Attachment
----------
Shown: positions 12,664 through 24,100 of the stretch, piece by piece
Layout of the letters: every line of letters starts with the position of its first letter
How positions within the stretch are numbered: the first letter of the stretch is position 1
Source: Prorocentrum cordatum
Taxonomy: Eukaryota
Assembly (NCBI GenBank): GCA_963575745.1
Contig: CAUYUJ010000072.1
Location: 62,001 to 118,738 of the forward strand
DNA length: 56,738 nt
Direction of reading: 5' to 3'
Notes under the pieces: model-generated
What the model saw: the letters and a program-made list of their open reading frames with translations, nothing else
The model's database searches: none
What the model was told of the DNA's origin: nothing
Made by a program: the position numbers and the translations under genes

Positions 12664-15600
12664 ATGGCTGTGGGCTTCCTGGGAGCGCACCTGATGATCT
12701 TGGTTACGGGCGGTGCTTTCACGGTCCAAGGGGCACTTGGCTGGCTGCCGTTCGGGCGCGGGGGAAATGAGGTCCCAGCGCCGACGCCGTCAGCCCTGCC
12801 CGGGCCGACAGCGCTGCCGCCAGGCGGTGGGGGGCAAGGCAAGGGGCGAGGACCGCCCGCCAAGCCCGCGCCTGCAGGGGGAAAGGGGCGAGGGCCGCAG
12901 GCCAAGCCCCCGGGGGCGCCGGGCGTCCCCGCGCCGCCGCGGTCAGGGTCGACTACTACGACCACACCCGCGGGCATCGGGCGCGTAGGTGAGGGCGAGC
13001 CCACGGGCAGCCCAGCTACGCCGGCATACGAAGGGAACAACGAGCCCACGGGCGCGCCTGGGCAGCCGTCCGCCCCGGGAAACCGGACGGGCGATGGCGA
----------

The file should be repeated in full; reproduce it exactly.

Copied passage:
Shown: positions 12,664 through 24,100 of the stretch, piece by piece
Layout of the letters: every line of letters starts with the position of its first letter
How positions within the stretch are numbered: the first letter of the stretch is position 1
Source: Prorocentrum cordatum
Taxonomy: Eukaryota
Assembly (NCBI GenBank): GCA_963575745.1
Contig: CAUYUJ010000072.1
Location: 62,001 to 118,738 of the forward strand
DNA length: 56,738 nt
Direction of reading: 5' to 3'
Notes under the pieces: model-generated
What the model saw: the letters and a program-made list of their open reading frames with translations, nothing else
The model's database searches: none
What the model was told of the DNA's origin: nothing
Made by a program: the position numbers and the translations under genes

Positions 12664-15600
12664 ATGGCTGTGGGCTTCCTGGGAGCGCACCTGATGATCT
12701 TGGTTACGGGCGGTGCTTTCACGGTCCAAGGGGCACTTGGCTGGCTGCCGTTCGGGCGCGGGGGAAATGAGGTCCCAGCGCCGACGCCGTCAGCCCTGCC
12801 CGGGCCGACAGCGCTGCCGCCAGGCGGTGGGGGGCAAGGCAAGGGGCGAGGACCGCCCGCCAAGCCCGCGCCTGCAGGGGGAAAGGGGCGAGGGCCGCAG
12901 GCCAAGCCCCCGGGGGCGCCGGGCGTCCCCGCGCCGCCGCGGTCAGGGTCGACTACTACGACCACACCCGCGGGCATCGGGCGCGTAGGTGAGGGCGAGC
13001 CCACGGGCAGCCCAGCTACGCCGGCATACGAAGGGAACAACGAGCCCACGGGCGCGCCTGGGCAGCCGTCCGCCCCGGGAAACCGGACGGGCGATGGCGA